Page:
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  • Beyond Blue: Surviving Depression & Anxiety and Making the Most of Bad Genes

    Review of Beyond Blue: Surviving Depression & Anxiety and Making the Most of Bad Genees by Therese Borchard

    My rating of the book: 5/5 (Excellent!)

    This self-help memoir is the most enjoyable and personable self-help book I have read on the subject of depression and anxiety. The book has just been released, and I have been really looking forward to reading it after following the author's blog of the same title.

    If you like Therese Borchard's blog, you will love her book. For those who don't already know, Therese's blog "Beyond Blue" is one of the most candid, helpful blogs on overcoming depression and anxiety. As with her blog, Therese is very open and candid in this book, which reads more like a conversation over coffee than a prescription of self-help advice. And she includes insights she has gathered over the years from various people, including psychiatrists, therapists, and other authors.

    The book is both practical and uplifting, and it exceeds at what it sets out to do: "My sincere intention for Beyond Blue is that anyone who struggles with anxiety or depression--even in the slightest way--might find a companion in me, some consolation in the incredibly personal details of my story, and a bit of hope to lighten an often dark and lonely place." For me, Therese hits a home run when she uses her humorous anecdotes to address and help allay the self-doubt, guilt, stigma, and other forms of shame experienced with depression and anxiety.

    At less than $15, the book is a small price to pay for Therese's hard-won insights that are fun and easy to read. I would recommend this book as a perfect supplement to Feeling Good: The New Mood Therapy by David Burns, who Therese also mentions in the book. Based on the helpfulness of Beyond Blue, I have already preordered the author's next book due out in April: The Pocket Therapist: An Emotional Survival Kit.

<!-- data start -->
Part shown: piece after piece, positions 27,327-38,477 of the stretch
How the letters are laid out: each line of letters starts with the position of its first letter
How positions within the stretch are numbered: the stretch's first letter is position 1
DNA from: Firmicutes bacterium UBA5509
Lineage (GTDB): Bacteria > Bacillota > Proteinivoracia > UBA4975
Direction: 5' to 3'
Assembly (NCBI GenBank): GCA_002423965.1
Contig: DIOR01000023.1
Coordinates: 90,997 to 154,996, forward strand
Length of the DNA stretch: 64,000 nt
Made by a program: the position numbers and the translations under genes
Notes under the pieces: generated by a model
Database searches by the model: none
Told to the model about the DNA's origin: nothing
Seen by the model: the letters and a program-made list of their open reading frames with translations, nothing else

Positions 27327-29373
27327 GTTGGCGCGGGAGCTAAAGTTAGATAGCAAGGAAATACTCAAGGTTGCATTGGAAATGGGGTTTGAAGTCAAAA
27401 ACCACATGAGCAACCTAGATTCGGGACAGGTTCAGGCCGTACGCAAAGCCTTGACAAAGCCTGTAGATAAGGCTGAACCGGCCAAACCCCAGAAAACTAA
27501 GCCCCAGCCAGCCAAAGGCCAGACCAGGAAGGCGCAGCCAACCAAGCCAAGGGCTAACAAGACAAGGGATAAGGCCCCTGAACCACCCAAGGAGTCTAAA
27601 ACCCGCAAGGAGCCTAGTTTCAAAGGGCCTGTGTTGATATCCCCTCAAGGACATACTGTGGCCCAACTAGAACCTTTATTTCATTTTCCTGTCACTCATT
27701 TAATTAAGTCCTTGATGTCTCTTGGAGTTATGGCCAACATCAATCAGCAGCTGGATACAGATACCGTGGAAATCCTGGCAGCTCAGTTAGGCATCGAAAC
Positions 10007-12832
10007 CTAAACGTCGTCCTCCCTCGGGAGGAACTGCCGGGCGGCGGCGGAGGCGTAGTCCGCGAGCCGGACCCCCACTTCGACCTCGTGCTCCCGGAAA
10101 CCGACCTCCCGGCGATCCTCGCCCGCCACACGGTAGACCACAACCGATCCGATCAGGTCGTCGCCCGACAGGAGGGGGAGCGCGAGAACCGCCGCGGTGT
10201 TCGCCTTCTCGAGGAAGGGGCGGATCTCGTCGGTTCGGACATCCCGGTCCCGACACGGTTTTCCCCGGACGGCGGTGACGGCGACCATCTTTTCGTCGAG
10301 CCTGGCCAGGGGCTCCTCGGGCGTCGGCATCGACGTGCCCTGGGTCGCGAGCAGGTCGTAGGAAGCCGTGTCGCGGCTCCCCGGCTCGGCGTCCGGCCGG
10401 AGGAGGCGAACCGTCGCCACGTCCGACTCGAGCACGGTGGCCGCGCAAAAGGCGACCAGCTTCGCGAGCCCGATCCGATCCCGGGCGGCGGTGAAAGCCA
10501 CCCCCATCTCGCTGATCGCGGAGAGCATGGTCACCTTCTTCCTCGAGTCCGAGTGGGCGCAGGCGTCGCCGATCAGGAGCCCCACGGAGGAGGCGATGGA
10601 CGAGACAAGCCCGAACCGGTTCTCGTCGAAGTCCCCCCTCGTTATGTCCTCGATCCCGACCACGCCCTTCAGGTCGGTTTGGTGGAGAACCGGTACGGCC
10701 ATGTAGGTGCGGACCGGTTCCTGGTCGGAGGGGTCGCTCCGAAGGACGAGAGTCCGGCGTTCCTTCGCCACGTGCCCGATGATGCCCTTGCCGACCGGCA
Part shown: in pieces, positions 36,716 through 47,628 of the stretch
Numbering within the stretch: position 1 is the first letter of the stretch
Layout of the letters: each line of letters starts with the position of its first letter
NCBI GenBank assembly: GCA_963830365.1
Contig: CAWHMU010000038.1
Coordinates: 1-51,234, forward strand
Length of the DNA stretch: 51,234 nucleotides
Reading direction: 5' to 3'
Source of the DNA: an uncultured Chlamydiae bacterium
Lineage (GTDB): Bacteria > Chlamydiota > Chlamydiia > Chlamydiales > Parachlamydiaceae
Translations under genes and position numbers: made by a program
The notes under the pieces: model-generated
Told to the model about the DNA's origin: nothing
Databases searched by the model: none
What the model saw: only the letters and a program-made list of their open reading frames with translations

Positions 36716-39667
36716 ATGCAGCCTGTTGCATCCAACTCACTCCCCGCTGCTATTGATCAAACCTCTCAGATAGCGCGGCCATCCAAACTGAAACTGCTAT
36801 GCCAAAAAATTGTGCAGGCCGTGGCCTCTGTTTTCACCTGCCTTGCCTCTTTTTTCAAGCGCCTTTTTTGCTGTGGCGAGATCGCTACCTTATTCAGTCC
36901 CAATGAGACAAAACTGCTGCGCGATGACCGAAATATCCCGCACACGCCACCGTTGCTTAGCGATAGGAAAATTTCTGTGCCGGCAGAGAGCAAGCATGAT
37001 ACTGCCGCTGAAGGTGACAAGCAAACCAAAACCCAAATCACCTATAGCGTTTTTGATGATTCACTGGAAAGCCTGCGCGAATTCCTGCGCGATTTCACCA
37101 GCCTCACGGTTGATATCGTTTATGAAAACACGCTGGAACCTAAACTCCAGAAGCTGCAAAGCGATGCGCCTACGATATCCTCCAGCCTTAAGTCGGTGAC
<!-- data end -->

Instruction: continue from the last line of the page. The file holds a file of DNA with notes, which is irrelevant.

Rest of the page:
An online preview of Beyond Blue is available from the publisher but may require a little patience to navigate.

    Table of Contents:


    Self-help "sanity breaks" interspersed throughout the book:

    9 Ways to Stop Obsessing
    The Prison of Perfectionism
    11 Ways You Know You're an Addict
    Love the Questions
    30 Ways Motherhood is Like Mental Illness
    How I Met My Guardian Angel
    They Just Don't Get It
    Dear Kate: It Will Get Better
    On Perseverance
    Guilt: My Confirmation Name
    Jesus Says to Chill Out
    Love Her: My New Mantra
    Four Steps to Better Boundaries
    Use Your Words
    On Marrying a Head Case

    Some of the reviews from the back cover:

    "It's a clinician's dream to recommend a resource with such honest and accessible wisdom, research, and guidance from someone who has endured depression firsthand. Beyond Blue is the most even-handed account of overcoming depression through psychological and spiritual resources I've ever seen."
    Ryan Howes, PhD, licensed clinical psychologist and author of the "In Therapy" blog for Psychology Today

    "This is a rare and invaluable book for its raw, lyrical honesty, for its tender compassion, and for its biting humor. But what's most remarkable is the breadth and depth of Borchard's view on the beast of depression, and how she manages to look at the problem through so many lenses--biological, holistic, spiritual, and day-to-day nitty-gritty. Beyond Blue is a revelation, big-minded and big-hearted, full of succor, concrete advice, and inspiration."
    Joshua Wolf Shenk, author of Lincoln's Melancholy

    "Not every book about depression makes you laugh out loud, but Therese Borchard manages to be both funny and searingly honest. Think Kay Redfield Jamison laced with Anne Lamott."
    Gretchen Rubin, author of The Happiness Project
    This article was originally published in forum thread: Beyond Blue: Surviving Depression & Anxiety and Making the Most of Bad Genes started by Daniel View original post